I gave our friend, Tomo, a list of sights we’d like to see in Tokyo but told him to use his own judgement. Since we had only three days and no knowledge of public transportation in a city of nearly 14 million and a metro area in excess of 37 million, it was essential to have a plan and I was grateful not to be in charge of it. In the end, we were delighted with his choices and the efficient use of our time.
Tomo picked up husband Jim, friends Lori and Rick, and me at Narita Airport following our flight from Singapore and whisked us off to Mitsui Garden Hotel Gotanda. He had approved our choice of location in the ward of Shinagawa in advance and we were exceedingly pleased with our accommodations.
We were so impressed with Mitsui Garden, I want to share more photos with you. (Click on each photo to expand.) I am not, however, receiving any remuneration for my rave review.
The lobby and lounge area including an outdoor garden were attractive and comfortable.
Our room, though small, was well-appointed, clean, comfortable, and well worth the total price of $157 per night.
Breakfast, included in the price of the hotel, was generous and delicious. We like to eat a big breakfast, have a snack or protein bar for lunch while sightseeing, and enjoy a nice dinner at a restaurant. It saves time and money to eat one meal out. This breakfast fortified us for the day.
But two surprises made this hotel the best ever. First was the public bath in the hotel. Lori and I were keen to try it out but the men voiced a hard pass. The public bath or sento is a very old tradition in Japan. Originating in the 6th century for cleansing the body and spirit according to Buddhist teaching, by the 12th century the wealthy had also adopted the ritual. Finally in the late 16th century the masses, who didn’t have bathtubs in their homes, adopted the custom of communal bathing. At one time sento etiquette allowed mixed bathing but eventually the sexes were separated. Other rules of etiquette require the removal of shoes before entering the bath house and cleansing oneself before entering the bath. No soap or washing is allowed in the bath itself. The bath is for soaking, relaxing, and conversation. Honestly, Lori and I were relieved to be the only ones in the women’s bath so we didn’t have to deal with the embarrassment of sharing the bath with others while nude. No photos are allowed in the public bath so click here to see photos on the hotel website. The photo below is Lori and me ready to go to the public bath in the spa clothing provided by the hotel.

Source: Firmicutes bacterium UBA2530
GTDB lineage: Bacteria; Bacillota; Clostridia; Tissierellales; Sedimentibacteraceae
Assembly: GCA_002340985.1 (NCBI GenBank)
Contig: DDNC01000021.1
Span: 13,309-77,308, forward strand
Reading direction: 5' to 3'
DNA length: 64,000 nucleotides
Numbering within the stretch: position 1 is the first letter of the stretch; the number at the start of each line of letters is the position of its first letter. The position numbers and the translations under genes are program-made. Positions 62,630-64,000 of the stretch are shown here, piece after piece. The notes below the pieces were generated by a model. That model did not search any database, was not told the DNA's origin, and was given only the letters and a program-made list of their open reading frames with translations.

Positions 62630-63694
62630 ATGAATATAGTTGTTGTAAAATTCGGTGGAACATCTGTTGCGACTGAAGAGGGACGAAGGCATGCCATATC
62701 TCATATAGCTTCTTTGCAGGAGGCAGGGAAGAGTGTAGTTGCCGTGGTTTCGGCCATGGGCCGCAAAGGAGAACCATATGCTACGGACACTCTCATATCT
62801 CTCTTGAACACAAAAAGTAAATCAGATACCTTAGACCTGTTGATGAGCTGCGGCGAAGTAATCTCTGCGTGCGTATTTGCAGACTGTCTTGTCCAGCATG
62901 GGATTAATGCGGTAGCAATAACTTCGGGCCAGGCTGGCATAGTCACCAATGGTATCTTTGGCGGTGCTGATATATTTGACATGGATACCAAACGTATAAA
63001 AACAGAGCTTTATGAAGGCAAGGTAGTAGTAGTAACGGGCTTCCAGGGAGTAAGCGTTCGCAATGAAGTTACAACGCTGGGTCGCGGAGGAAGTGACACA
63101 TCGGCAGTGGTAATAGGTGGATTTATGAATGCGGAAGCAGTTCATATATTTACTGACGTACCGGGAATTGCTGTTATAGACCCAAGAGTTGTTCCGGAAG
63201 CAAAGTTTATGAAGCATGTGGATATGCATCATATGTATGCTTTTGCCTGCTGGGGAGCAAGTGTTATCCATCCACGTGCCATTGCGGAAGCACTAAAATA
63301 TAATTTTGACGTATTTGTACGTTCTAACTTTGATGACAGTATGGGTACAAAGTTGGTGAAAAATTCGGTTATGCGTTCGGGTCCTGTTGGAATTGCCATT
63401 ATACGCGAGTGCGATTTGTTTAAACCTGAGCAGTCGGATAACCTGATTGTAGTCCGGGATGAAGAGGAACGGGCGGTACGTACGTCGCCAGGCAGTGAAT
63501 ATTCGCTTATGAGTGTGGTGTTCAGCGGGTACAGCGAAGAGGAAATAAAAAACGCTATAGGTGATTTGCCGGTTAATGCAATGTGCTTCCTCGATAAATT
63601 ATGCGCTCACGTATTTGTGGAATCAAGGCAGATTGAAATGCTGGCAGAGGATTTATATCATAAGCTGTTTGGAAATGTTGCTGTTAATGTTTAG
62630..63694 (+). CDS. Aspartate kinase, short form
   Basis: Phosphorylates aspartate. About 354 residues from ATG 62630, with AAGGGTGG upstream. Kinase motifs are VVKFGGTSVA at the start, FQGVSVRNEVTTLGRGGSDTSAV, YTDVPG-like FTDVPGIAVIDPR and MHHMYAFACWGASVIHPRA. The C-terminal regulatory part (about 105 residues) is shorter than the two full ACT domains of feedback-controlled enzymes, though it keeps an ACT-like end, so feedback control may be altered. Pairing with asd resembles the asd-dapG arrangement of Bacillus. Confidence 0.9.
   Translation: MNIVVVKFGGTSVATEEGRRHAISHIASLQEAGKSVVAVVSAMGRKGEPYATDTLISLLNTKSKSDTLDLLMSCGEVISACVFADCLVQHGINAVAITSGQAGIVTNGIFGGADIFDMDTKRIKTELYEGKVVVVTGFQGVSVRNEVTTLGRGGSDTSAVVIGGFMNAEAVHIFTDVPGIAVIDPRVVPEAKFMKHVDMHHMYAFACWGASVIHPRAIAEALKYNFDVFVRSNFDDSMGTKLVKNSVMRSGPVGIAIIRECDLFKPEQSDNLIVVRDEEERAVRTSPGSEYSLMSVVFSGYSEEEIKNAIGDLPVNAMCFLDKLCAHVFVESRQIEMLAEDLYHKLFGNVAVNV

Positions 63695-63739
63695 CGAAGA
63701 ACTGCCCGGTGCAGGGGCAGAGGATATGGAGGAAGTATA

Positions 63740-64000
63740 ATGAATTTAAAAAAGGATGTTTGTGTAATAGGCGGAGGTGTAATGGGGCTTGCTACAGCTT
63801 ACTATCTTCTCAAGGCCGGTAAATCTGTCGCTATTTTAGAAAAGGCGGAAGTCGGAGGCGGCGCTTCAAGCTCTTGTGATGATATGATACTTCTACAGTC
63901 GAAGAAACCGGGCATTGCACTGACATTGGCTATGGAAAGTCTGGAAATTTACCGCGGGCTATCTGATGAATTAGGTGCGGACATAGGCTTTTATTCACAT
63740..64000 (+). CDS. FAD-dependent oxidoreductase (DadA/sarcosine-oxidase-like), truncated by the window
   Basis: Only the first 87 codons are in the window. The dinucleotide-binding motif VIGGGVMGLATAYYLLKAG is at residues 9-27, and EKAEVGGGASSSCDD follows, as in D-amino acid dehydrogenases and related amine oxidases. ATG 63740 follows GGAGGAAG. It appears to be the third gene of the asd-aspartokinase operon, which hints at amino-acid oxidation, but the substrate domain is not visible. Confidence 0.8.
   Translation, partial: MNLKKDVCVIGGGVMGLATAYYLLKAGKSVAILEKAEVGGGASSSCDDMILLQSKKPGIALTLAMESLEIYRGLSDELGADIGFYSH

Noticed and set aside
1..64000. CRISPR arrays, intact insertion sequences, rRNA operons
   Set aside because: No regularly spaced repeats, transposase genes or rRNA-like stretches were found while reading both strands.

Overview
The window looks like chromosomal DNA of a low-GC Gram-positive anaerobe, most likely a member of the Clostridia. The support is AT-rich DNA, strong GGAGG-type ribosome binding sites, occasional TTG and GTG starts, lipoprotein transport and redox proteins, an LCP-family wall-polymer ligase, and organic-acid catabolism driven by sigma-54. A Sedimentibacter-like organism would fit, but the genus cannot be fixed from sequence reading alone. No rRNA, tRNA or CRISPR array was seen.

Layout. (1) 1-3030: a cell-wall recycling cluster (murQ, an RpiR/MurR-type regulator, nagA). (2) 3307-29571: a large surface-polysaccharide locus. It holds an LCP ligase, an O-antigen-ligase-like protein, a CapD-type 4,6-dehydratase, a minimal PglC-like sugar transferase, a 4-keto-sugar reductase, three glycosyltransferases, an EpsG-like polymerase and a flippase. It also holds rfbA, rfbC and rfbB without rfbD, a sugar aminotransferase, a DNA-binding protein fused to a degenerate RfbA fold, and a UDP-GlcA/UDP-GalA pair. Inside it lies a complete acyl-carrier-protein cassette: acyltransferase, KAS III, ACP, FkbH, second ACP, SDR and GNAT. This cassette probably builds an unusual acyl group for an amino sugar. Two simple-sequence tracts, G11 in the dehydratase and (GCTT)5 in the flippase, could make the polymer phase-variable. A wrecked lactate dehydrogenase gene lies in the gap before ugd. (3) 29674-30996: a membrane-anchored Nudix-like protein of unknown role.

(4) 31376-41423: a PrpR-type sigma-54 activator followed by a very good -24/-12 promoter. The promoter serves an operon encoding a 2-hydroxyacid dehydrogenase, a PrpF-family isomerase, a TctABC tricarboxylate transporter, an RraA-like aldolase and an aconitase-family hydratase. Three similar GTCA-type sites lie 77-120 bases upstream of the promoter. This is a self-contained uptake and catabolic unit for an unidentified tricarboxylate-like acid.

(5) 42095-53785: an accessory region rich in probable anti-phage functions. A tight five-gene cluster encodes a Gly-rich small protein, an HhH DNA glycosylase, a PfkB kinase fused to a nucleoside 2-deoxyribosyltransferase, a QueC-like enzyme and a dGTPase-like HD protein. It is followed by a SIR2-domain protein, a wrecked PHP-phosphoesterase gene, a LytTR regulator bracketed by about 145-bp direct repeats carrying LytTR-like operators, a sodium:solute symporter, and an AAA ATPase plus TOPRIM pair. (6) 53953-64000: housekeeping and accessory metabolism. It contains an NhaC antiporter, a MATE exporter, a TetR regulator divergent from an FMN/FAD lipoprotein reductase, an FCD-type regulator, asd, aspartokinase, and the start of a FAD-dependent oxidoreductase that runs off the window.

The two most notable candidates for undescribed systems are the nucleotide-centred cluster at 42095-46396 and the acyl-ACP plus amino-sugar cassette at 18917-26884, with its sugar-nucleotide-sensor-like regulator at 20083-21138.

The other surprise at the hotel was the toilet, or I should say the Shower Toilet, as I read it was called on the instructions. It looked just like toilets we’re accustomed to but it was actually bidet equipped.
I’ve seen bidets all over the world but I’ve never used one and now that I have, I’m a believer. In my opinion, no bathroom should be without this remarkable hygiene equipment. I think I was always a little put off by the fact that the bidets I’d seen previously didn’t have a seat or instructions for use. This one had both. Ours at the hotel included a heated seat, too, which was a nice addition. I’ve read you can also get a dryer on the bidet to totally eliminate the need for toilet paper which, you may have noticed, has gotten pretty expensive. File this under TMI, if you must, but I’m telling you the Shower Toilet was a Eureka moment for me.
We first arrived at our hotel late in the day and Lori wasn’t feeling well so she and Rick stayed in while Tomo took Jim and me out to dinner. For our first meal in Japan, we went to Ootoya for authentic home style Japanese comfort food. Ootoya serves an extensive menu of teishoku which is similar to prix fixe, a set number of courses at a fixed price. Teishoku consists of miso soup, rice, a main dish and several sides. It is served on a tray and is typical of the meals that Japanese eat at home.
Following dinner, we returned to our hotel for an early night. The next day we had a full schedule of sightseeing which included Shibuya Crossing, Meiji Shrine, the Imperial Palace, conveyor belt sushi, and the Imperial Hotel. Please come back and I’ll tell you all about it.
Based on events from March 2019.